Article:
Overcoming Dangerous Emotions: Dealing With Anxiety

The Bible tells us not to worry, but what if we are stuck in a vicious cycle of anxiety? How can we identify anxious thinking and replace it with positive thinking?

Dealing With Anxiety: Overcoming Dangerous Emotions
With a variety of associated disorders and ever-growing awareness of its effects, anxiety has literally become a household term. How often have we wished that we could get through a day without thinking the worst will happen in every situation?

A healthy concern about upcoming events and an awareness of the need for planning in our lives is normal and even responsible. Planning and meditating on our actions and preparing for either inevitabilities or possibilities are healthy and encouraged by Scripture. Proverbs talks about how the ant is wise and prepares for things to come (Proverbs 30:25).

Thoughtful consideration given to upcoming situations or possible choices or consequences is beneficial in many ways. What happens, however, when thoughtful consideration turns to paralyzing fear over nearly every situation we encounter during the day?

Is anxiety dangerous?

Consider these scenarios:

  • Our hearts are beating rapidly when we are forced to mingle and engage in small talk with people in a group setting.
  • Our stomachs churn as we think about going to our job or a social gathering in a few hours.
  • We feel constant worry during a work video meeting, fearful of our boss calling on us to speak and everyone focusing on us.
  • We feel anxiety as we walk through a store, fearing we may catch COVID-19 or be reprimanded for walking the wrong way down an aisle.

Sound familiar? Though some professionals may recommend medication for some anxiety disorders, they all agree that it stands little chance of being of lasting benefit without our commitment to change our thinking.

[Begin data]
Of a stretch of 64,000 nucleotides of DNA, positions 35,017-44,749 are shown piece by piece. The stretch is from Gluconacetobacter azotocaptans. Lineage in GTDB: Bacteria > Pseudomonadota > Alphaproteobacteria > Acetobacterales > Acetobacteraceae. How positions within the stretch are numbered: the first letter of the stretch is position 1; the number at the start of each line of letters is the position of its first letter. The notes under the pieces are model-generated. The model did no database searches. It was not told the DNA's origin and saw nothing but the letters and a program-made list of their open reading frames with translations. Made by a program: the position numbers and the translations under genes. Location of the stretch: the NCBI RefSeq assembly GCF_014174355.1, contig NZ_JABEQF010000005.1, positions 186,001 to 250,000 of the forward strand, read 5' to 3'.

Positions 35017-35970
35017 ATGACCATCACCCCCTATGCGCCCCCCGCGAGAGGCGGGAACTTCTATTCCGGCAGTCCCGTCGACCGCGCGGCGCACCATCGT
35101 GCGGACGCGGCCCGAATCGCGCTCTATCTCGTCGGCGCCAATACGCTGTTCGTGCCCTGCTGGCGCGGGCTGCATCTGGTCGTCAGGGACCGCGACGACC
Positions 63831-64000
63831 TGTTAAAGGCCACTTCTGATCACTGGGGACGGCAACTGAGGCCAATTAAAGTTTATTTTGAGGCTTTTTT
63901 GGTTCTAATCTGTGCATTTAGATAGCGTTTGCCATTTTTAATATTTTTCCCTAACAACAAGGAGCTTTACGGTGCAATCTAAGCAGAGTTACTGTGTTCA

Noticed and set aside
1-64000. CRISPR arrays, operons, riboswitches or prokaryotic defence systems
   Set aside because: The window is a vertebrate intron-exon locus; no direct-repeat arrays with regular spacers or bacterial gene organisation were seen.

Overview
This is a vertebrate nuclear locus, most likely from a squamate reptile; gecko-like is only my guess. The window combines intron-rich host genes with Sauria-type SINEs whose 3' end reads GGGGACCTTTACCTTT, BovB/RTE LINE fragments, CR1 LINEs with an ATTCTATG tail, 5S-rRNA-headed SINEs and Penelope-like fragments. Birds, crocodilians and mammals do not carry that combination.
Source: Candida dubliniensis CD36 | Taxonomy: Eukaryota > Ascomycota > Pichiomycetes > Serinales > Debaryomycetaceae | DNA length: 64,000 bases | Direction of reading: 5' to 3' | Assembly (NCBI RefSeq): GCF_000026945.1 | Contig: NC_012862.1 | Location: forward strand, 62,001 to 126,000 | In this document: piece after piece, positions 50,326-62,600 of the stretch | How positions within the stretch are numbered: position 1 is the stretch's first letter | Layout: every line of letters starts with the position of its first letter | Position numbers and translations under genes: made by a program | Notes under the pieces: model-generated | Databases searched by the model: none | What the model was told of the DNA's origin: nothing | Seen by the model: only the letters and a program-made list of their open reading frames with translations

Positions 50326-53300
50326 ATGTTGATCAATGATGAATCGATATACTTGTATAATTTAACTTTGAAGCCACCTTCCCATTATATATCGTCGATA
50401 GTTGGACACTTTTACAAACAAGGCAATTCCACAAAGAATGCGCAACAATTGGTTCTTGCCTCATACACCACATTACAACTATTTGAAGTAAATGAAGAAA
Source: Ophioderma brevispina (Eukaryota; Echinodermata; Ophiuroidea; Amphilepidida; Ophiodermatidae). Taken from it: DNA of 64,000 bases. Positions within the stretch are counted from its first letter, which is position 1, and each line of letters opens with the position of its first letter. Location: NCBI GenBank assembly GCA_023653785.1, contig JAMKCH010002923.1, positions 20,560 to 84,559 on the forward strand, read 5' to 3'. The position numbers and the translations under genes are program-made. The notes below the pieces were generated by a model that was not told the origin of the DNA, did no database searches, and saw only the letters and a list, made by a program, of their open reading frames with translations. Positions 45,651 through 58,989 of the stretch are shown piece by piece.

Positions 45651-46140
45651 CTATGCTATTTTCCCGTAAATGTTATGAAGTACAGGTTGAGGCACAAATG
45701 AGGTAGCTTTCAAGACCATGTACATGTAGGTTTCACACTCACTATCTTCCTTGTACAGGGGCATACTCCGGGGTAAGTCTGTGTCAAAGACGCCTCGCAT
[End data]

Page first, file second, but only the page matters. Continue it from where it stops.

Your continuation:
Don’t underestimate the impact anxiety can have on our spiritual attitudes. Paul wrote, “For God has not given us a spirit of fear, but of power and of love and of a sound mind” (2 Timothy 1:7, emphasis added throughout). God’s Spirit is not one of fear, and it involves having a sound mind that is not clouded by constant dread of what is going to happen next.

A life full of anxiety makes it very hard for us to believe and trust in God’s perfect will and plan of salvation.That being said, our Creator knows when we are diligently taking steps to fight against our anxiety. However, He also knows when we are not committed to overcoming (we won’t write anything down, we won’t seek help from friends or professionals, we won’t try to incorporate any suggestions, we try something for one day and say it doesn’t work, we refuse to pray and study more, etc.).

A life full of anxiety makes it very hard for us to believe and trust in God’s perfect will and plan of salvation. It also causes us to trust more in the physical environment and less in the invisible Creator who makes sure that “all things work together for good to those who love God, to those who are the called according to His purpose” (Romans 8:28).

Anxiety is a huge threat to the fruit of faithfulness, and thus it needs to be dealt with immediately.

Identify the cause of anxious thinking

The biggest step is admitting that anxiety, clinical disorder or not, demands a change in thought patterns.

To change, first we need to find out what are the main causes of our anxiety.

Write down the answers to questions like the following and talk to a friend, minister or professional about your answers:

  • What is it about being around people that sets me off?
  • What parts of my job make me fearful?
  • How is this person intimidating to me?
  • What part of this particular action makes it so terrifying?
  • If the horrible thing I think is going to happen happens, what will the result really be?